But I have major communication problems and when I watch videos of people with autism speaking about their communication problems it hits home with me, a video I watched yesterday even made me realise why I always pull my phone out to play with/look at when I'm speaking in appointments etc. Never understood why I done that but now I realised it kinda helps me speak a little better.
I have no light/sound sensitivity or anything like that, only the communication problems. They say it's down to social anxiety but I'm not sure.
Is it possible to be autistic with only communication problems?
I failed the test and the psychiatrist said it's just anxiety.... but I don't understand how anxiety can cripple your communication skills as badly as mine every day in life
It's hard to give advice as I don't know you in person, so I'm not sure if you'll find this relevant. Do you think you meet the criteria for Social (Pragmatic) Communication Disorder? There are many symptoms and behaviors overlap between ASD and SCDhttps://www.autismspeaks.org/expert-opinion/what-social-communication-disorder-how-it-treatedhttps://www.autismspeaks.org/dsm-5-criteria
Ermm, not specifically but I have communication problems.
Don't think so
I have communication problems so it depends what this means? Sometimes I can be muted but in terms of related questions / ideas no, but because of my problems I'm not good at getting those questions and ideas out but I think this is a no
I don't even know what this means tbh
No friends but that's probably cause of my communication problems. 50/50 I think
Anxiety can be crippling. I'm not autistic but have an abi, I also have massive anxiety and ptsd, I rarely communicate with any one I don't directly know and even that makes me uncomfortable I don't go out places or socialise anymore. I just about hold it together going to the local shops or school run as I can't show my children how nervous I am, but inside I'm screaming! So yes anxiety can cause these issues
However, doctors can also be wrong, you say you failed the test, we're you given a full assessment or just a questionnaire? Did you give answers based on a lifetime hiding how you think/ feel? I'm not saying that they are wrong but you can ask for a second opinion.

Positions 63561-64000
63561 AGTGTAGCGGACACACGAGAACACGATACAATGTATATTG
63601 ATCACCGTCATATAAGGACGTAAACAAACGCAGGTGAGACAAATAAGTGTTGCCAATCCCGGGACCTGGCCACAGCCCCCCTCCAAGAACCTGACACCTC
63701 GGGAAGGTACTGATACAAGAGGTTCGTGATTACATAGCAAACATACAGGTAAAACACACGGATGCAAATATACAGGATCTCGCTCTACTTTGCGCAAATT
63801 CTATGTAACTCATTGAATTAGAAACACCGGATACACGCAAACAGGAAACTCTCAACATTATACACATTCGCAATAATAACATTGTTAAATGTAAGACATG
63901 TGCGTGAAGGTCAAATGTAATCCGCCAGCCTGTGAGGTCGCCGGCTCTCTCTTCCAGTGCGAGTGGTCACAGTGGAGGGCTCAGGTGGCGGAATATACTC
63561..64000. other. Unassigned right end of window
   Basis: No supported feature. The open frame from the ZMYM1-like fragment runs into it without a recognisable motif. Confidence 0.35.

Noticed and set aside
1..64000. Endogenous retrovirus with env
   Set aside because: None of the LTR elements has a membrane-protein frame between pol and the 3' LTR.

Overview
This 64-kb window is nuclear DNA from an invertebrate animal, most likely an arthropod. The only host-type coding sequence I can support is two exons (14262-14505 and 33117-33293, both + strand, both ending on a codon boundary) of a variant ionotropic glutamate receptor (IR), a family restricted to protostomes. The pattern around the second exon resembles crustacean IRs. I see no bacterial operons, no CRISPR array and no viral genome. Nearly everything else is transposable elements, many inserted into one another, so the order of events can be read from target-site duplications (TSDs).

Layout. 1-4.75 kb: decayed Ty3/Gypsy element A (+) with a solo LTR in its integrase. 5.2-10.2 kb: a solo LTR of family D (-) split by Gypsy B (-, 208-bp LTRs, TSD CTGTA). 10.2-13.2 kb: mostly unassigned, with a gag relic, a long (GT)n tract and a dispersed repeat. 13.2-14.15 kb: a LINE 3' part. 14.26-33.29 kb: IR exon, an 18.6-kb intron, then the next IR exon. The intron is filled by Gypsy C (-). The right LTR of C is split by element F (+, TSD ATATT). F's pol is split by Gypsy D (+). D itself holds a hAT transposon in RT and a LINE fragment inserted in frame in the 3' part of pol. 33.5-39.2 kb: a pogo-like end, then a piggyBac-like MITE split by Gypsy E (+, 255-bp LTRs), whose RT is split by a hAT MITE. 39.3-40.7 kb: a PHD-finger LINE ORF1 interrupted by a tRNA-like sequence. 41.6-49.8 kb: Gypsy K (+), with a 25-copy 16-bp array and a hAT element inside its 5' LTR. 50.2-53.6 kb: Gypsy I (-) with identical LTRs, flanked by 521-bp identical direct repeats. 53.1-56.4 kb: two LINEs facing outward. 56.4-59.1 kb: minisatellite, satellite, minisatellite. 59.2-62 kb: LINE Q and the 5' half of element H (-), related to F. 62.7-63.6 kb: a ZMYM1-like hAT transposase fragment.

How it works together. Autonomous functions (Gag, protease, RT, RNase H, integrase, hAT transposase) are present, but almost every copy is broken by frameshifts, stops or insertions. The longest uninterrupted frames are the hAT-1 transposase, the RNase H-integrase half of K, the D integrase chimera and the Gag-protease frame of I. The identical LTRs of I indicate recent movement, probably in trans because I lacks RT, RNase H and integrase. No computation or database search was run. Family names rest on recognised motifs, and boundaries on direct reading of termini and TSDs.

Sorry to hear you are disappointed with the results. Ask for a formal explanation. And ask for a formal diagnosis of the anxiety. Ask for help and support for these.
It's common for late diagnoses to mask. Mask their condition. Without thinking you will not do the things you know are "not socially acceptable."
Also, people have a stereotype about trainspotting. Whereas watching friends back to back is just accepted Trainspotting.
Ticks and Stimming have also disguises,
And what are you looking at on the phone? Are you studying conversation between people; Making and reanalysing social rules.
Do you deeply know about a subject and talk at length about it like fashion, or pop stars, or general knowledge.
Anxiety can cripple your communication. There are certain types of anxiety related to ASD. Ask for a diagnosis of what type. Also very important you get help with this.
Look at their definition of Anxiety and ask why it applies to you, with examples.
You can ask for them to write the reasons why and the evidence they looked at. And what evidence they were looking for in relation to ASD.
And then you can go away and think about the evidence they looked at.
the two thing
And perhaps you have more evidence.
Like family members that.
Or specific instances.
Thought I would grab my diagnosis report to assist, the DSM-5 criteria for ASD advises there must be evidence of difficulties in:
Symptoms must be present in early childhood and cause significant impairment
Could you maybe describe what kind of communication difficulties you are experiencing? Is it mainly difficulty talking about emotions and feelings? Or is there more, like, having difficulty getting people to understand you in general?Not sure if it help, but the DSM-5 criteria is:
A. Persistent difficulties in the social use of verbal and nonverbal communication as manifested by all of the following:
1. Deficits in using communication for social purposes, such as greeting and sharing information, in a manner that is appropriate for the social context.
2. Impairment of the ability to change communication to match context or the needs of the listener, such as speaking differently in a classroom than on the playground, talking differently to a child than to an adult, and avoiding use of overly formal language.